You have probably observed numerous animals before at a zoo, but an upcoming exhibit aims to provide a different view of animals.

During “The Robot Zoo” exhibit at the Strategic Air Command and Aerospace Museum near Ashland, visitors will be able to explore how animals work.

“The Robot Zoo” is a 2,500-square-foot exhibit which reveals the magic of nature as a master engineer.

Designed by Evergreen Exhibitions, the exhibit is based on the book, “The Robot Zoo,” that was conceived, edited and designed by Marshall Editions of London, England.

“The Robot Zoo” exhibit features robotic animals and seven hands-on activities that illustrate real-life characteristics such as how a chameleon changes colors and how a fly walks on the ceiling.

The larger-than-life-size animated robots utilize machinery that simulates the animal’s body parts of their real-life counterparts. In the robotic animals, muscles become pistons, intestines become filtering pipes and brains become computers.

The animated robots include a chameleon and a platypus. Also featured in the exhibit is a house fly with a 3-foot wingspread.

Visitors will have the opportunity to participate in a variety of sensory activities.

Sensory activities include “Swat the Fly,” a test of the visitor’s reaction time, and “Sticky Feet,” where visitors using special hand pads can try to stick like flies to a sloped surface. Triggering the “Tongue Gun” demonstrates how a real chameleon shoots out its long, sticky-tipped tongue to reel in a meal.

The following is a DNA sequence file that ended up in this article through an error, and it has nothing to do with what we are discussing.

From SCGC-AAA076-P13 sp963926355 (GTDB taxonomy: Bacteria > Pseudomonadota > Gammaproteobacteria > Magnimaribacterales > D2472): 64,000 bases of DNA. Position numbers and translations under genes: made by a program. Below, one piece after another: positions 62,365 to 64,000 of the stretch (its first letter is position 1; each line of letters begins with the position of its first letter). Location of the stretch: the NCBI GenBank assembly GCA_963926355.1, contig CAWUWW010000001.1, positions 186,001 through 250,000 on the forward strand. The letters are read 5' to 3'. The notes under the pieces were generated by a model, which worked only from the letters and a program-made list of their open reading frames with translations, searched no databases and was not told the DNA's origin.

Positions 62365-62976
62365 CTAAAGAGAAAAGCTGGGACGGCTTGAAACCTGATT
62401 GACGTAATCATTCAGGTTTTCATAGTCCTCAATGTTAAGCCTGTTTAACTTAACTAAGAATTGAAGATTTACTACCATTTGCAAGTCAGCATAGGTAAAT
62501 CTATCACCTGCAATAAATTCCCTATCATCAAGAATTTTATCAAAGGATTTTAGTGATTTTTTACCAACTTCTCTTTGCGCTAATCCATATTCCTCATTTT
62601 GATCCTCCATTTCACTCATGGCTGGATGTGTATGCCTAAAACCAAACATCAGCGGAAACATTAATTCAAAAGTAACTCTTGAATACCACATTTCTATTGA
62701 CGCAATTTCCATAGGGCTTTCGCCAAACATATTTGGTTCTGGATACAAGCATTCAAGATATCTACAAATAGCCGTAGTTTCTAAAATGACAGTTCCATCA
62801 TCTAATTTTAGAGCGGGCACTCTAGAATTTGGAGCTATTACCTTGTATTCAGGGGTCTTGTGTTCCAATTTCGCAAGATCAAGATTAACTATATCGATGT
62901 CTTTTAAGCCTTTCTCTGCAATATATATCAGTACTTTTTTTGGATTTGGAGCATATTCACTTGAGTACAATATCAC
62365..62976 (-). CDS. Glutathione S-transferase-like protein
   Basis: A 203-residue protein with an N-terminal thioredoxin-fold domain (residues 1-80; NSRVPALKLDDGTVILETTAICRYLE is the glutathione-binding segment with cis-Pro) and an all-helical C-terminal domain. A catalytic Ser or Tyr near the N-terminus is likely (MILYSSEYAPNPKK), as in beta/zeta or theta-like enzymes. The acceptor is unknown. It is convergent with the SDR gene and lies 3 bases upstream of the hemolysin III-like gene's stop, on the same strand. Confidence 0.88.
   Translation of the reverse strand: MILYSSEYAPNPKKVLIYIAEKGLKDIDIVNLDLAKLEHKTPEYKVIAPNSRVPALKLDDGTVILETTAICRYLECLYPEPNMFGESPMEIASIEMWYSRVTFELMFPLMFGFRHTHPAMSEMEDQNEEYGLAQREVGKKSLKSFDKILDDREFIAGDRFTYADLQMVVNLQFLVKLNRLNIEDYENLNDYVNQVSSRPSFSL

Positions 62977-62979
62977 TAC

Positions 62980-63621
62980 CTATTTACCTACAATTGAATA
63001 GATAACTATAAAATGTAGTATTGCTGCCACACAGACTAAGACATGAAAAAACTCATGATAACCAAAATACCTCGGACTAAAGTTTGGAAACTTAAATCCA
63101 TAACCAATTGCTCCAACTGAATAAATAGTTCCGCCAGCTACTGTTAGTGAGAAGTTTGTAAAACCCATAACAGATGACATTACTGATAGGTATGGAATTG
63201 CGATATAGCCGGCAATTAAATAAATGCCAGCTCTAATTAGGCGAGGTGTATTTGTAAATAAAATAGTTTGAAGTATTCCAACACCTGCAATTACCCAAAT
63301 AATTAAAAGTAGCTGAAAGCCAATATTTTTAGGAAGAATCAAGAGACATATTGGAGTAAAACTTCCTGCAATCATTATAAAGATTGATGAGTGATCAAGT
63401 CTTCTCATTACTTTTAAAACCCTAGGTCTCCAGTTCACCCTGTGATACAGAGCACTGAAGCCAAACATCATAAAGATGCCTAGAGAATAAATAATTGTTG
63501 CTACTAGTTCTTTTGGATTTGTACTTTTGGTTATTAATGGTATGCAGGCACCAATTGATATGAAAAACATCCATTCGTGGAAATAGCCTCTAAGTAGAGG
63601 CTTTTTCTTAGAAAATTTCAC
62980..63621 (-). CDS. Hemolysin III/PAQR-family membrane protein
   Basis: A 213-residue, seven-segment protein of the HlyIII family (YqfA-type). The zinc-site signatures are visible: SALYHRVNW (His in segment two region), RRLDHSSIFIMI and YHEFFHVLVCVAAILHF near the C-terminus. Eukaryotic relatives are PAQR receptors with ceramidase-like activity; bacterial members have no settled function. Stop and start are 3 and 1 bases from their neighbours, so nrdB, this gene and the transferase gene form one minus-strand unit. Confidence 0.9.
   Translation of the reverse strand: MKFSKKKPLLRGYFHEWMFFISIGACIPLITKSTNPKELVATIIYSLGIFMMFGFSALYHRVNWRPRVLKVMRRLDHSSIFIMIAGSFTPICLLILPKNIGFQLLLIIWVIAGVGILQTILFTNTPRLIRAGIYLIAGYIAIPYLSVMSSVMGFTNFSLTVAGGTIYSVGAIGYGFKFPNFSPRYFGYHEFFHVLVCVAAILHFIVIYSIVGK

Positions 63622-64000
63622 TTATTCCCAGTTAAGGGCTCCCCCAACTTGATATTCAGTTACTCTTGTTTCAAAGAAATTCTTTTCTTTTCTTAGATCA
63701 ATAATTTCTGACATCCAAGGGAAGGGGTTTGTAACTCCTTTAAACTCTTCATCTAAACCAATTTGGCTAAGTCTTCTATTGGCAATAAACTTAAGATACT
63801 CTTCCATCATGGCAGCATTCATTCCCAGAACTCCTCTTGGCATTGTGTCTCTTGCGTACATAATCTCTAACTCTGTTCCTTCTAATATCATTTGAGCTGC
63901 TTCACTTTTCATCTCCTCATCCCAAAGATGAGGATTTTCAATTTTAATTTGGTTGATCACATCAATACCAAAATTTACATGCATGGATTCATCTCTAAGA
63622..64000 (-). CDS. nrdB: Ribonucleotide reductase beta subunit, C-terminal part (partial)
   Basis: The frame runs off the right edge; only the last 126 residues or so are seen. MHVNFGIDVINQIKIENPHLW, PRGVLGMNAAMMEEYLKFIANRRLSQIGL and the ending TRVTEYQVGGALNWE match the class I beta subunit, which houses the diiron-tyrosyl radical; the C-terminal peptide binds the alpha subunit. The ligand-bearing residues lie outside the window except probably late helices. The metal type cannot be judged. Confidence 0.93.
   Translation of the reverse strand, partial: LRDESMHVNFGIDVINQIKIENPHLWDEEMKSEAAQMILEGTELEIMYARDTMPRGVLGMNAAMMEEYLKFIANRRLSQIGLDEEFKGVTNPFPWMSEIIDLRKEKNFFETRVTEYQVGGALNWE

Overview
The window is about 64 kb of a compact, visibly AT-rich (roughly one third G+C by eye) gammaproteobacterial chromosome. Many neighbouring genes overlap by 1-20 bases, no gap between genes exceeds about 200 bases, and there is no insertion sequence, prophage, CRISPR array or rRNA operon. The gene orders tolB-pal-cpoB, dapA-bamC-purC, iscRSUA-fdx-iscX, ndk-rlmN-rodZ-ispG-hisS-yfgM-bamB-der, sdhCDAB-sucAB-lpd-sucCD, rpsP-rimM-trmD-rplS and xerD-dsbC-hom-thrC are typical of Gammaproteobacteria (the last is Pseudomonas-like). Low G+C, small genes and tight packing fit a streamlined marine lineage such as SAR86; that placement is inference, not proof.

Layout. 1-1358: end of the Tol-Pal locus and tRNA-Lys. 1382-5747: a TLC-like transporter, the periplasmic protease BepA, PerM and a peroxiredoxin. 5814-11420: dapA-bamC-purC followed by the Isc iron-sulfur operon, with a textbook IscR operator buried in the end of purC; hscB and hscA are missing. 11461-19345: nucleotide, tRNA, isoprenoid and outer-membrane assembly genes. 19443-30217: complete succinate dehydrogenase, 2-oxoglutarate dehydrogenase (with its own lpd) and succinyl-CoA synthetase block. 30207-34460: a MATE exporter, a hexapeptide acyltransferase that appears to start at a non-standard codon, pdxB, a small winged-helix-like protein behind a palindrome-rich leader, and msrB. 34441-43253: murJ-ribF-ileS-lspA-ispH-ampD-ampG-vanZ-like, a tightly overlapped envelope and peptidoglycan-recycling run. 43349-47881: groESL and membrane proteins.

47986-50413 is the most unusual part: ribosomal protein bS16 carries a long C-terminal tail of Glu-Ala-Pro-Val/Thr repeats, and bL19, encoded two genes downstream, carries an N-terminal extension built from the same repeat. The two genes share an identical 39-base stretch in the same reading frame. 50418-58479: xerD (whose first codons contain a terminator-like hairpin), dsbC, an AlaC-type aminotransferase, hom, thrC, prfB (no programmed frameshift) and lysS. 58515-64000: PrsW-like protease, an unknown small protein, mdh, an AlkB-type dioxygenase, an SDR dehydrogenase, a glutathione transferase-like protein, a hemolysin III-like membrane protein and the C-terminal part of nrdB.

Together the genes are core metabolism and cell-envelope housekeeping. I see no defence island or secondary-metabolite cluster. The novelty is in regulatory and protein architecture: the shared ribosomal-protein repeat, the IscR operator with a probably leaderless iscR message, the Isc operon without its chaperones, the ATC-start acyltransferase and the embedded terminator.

“The Robot Zoo” exhibit will open Saturday at Strategic Air Command and Aerospace Museum with a special opening event from 10 a.m. to 1 p.m.

The event will include live animals brought in by Wildlife Encounters. Wildlife Encounters’ award-winning educational programs are based on connecting students with wildlife conservation and environmental education.

Wildlife Encounters will host an educational booth with animals present from 10 a.m. to 1 p.m. They will culminate the opening event with an interactive educational show at 1 p.m. that features audience and animal participation.

“The Robot Zoo” will remain on display through May 10. The exhibit is included with paid admission of $12 for adults, $11 for military and seniors, $6 for children ages 4-12 and free for children ages 3 and under.

In addition to being the opening day for “The Robot Zoo” exhibit, Saturday also marks the museum’s indoor air show.

The indoor air show features radio-controlled (R/C) models. The model pilots will demonstrate loops, flips and barrel rolls in the museum’s climate-controlled Durham Restoration Hangar.

Over 75 pilots will demonstrate their skills in a space that has 60-foot ceiling height, which enables them to practice acrobatic dives.

R/C club pilots will fly from 10 a.m. to 2 p.m. The indoor air show will include an interactive workshop on remote controlled drone and fixed wing flight, educational booths from aviation and R/C clubs, University of Nebraska-Lincoln, and more.

An ultralight aircraft presentation will be held in the museum’s theater at 11 a.m. Ultralight aircraft are one-seat, fixed-wing aircraft that are used for recreational flight. A pilot’s license is not required to fly an ultralight.

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Reporter/news assistant

Tammy Greunke is a native of Cedar Bluffs and reports on entertainment news, general news and sports.

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